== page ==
miércoles, abril 01, 2009

Un tercer aspecto de la (posible) venta de Sun

Eugene Ciurana, en un post en The Sever Side, agrega un factor más a las razones de la compra de Sun, ahora apuntando a su (eventual) estrategia futura para Java. Según especulaciones de Stephen Colebourne, Sun perseguiría retornar Java a un desarrollo propietario:
Stephen Colebourne argues that there will be no Java 7 because of the ongoing disagreements between the Apache Software Foundation, Sun, and the JCP regarding Apache Harmony, the independent, open source, compatible Java SDK.

Stephen argues that Harmony's success motivated Sun to return to a proprietary Java development model and is blocking Harmony from getting the JDK compatibility kits it needs for validating that its Java implementation is up to snuff.
[Según Stephen Colebourne] Apache's implementation of the Java SE 5 JSR specification is Apache Harmony. However, when Apache came to obtain the testing kit for the specification a whole political game started. Instead of Sun offering the testing kit as normal for each of the other 25 JSRs, they offered a testing kit where the results of the tested code would not be Open Source

Obviously, Apache couldn't accept this limitation, which is against the legal agreement signed between Sun and Apache. Apache complained 2 years ago, but has yet to receive an acceptable response. And no, there is no way a charity not-for-profit like Apache is going to sue a multi-national corporation - who do you think would get the better lawyers?

The key point is that Sun's tactics here were quite deliberate. They knew exactly what they were doing by offering a testing kit with a restrictive license. They wanted to ensure that Apache Harmony couldn't be certified as complete. Sun was going out of its way to ensure that there was no competition to its own JDK.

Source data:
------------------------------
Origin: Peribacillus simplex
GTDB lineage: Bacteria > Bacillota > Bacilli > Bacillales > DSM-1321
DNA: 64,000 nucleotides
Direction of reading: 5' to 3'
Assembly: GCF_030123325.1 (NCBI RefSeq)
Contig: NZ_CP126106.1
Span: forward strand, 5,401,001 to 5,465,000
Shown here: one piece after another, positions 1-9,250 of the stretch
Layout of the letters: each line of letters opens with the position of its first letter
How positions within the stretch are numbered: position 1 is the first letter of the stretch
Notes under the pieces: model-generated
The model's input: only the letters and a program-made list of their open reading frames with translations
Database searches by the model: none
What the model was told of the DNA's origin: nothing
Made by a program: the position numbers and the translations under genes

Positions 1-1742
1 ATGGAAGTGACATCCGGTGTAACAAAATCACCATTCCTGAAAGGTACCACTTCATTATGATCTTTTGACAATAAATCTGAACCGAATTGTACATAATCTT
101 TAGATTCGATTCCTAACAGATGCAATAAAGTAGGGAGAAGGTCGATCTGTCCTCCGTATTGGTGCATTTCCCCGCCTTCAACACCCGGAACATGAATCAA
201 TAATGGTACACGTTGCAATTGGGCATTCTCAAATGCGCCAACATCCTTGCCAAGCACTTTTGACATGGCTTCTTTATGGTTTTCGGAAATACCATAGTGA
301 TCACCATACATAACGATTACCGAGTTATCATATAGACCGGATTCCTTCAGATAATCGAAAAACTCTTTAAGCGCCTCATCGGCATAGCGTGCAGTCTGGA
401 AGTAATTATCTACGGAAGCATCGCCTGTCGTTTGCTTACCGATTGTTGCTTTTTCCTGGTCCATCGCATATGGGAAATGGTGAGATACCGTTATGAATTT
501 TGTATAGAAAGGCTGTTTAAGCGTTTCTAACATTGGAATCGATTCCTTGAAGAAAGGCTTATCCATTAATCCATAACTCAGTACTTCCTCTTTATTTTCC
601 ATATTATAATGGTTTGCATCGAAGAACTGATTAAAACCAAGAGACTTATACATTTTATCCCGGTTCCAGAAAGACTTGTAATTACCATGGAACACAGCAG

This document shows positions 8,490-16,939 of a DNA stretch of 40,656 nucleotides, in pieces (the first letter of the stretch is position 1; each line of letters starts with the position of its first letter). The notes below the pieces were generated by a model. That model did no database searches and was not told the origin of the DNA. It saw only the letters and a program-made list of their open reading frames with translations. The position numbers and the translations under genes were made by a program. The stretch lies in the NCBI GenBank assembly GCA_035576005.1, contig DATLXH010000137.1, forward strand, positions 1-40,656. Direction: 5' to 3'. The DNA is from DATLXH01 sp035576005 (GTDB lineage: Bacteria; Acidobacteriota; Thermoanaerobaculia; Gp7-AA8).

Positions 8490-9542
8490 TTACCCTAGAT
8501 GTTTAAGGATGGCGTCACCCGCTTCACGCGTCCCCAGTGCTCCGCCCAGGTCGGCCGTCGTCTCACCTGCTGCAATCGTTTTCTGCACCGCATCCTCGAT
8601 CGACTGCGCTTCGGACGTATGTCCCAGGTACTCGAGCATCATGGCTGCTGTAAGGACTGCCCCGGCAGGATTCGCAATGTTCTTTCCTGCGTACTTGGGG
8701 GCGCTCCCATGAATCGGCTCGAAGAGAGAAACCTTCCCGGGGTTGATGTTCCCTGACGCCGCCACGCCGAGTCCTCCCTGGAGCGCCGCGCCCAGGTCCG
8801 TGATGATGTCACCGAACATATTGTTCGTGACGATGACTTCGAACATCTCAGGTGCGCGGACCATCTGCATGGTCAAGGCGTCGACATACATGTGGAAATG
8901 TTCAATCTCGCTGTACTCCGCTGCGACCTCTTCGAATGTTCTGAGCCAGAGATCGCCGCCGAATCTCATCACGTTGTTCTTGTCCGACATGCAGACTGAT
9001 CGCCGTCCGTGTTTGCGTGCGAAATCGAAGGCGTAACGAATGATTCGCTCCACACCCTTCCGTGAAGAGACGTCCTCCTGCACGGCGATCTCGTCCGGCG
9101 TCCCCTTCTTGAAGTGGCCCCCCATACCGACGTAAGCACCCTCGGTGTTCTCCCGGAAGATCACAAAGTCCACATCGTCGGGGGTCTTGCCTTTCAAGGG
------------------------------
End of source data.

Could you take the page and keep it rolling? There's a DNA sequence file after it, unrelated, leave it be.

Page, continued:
In the meantime, Sun played the OpenJDK card. It announced the release of the JDK under the GPL license [...] I think this shows a gross lack of perspective - the code may now be GPL open source, but the specification is now no longer open. Which is more important?

Thus, the next release will be JDK 7, not Java 7.

This means that there won't be an open Java 7 specification. This would mean that what makes it into Java is what Sun choses to release in OpenJDK, not what's agreed in the JSRs. This returns control of Java back to Sun and prevents its standardization.

Stephen made a second posting where he documents the ongoing discussions between the Apache Harmony and Sun regarding the Java 7 specifications, using the JCP Executive Committee meeting minutes to support his argument.
An interesting read, to say the least, and a potential threat to having an open Java specification.

¿Qué peso puede tener esta hipótesis? En este caso es simple: el tiempo le dará su lugar en pocos meses.

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